Test-prep giant Kaplan has paired up with publisher TOKYOPOP to offer a series of manga novels (Japanese-style comics). Released earlier this month, each of three popular stories was rewritten to include more than 300 words commonly tested on the SAT and ACT. (Cost: $9.99.)
"Van Von Hunter" stars a raven-haired hero who vanquishes evil in the land of Dikay. In just the first few pages, you'll find words like "inviolable," "nefarious," and "subvert." Underlined words are defined in a box on the same page.
"By having the combination of the visual story and the words popping out on the page, students can ... really retain the words, versus just memorizing a list," says Kristen Campbell, Kaplan's national director of SAT and ACT programs in New York. With librarians and even classroom teachers tapping into this popular genre, she says, it made sense to add it to the test-prep options.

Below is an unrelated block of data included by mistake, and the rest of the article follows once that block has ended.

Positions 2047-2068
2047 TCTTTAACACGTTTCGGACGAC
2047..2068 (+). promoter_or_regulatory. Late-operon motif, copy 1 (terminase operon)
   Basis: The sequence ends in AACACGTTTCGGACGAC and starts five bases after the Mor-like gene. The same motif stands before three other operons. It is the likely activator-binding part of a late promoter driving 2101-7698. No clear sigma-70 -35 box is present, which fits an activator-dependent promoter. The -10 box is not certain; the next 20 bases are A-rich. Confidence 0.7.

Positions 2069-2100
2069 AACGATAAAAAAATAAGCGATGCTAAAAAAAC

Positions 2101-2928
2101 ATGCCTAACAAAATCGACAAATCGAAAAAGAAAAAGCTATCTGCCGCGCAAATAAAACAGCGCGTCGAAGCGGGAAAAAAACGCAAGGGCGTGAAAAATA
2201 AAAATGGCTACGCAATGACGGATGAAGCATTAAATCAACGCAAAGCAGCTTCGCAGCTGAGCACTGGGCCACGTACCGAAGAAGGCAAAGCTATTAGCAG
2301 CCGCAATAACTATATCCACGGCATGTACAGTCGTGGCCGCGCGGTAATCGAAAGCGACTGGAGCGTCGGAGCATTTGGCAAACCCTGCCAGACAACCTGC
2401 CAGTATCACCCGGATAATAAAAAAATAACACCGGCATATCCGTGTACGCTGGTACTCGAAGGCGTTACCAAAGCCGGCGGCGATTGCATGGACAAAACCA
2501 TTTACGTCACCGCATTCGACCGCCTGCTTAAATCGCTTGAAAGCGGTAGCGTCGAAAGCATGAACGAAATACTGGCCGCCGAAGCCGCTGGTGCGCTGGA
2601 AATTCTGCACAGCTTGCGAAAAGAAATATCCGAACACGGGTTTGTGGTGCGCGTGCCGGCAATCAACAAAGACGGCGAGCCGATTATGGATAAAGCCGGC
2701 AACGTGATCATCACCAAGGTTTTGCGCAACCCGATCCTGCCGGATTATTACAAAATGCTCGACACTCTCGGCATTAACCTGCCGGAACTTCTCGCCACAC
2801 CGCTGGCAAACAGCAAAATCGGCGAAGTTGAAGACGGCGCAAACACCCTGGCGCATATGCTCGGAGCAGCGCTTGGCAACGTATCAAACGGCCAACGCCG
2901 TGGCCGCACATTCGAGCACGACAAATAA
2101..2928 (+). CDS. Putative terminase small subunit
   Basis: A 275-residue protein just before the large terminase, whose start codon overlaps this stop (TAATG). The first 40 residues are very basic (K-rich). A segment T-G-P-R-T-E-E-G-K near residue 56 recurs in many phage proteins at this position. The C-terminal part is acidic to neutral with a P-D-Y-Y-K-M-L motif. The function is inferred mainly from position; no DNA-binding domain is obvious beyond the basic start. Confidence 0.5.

If a CD can help rapidly boost vocabulary tests doesn't that suggest that software can both more effectively and more rapidly boost educational productivity than more teachers or higher paid teachers?
Vocabulary Accelerator, by Defined Mind Inc. in New York, serves up rock, hip-hop, and R&B songs on a CD with a workbook of related exercises (www.defmind.com, $25 for the set). One ninth-grade teacher reported that after just a few weeks of incorporating the program into her lessons, her class's average score on vocabulary quizzes went up from 40 to 84 percent.
We need games and other software that teaches and tests for a much wider range of subjects. We also need ways for high school students to earn college credits in a variety of subjects by taking tests online. We need to speed up and lower the cost of education. Make it easy for kids to learn at any time and any speed rather than when classes get held and at the rate at which classes get held.
|Share |||By Randall Parker at 2007 July 22 11:11 PM Education|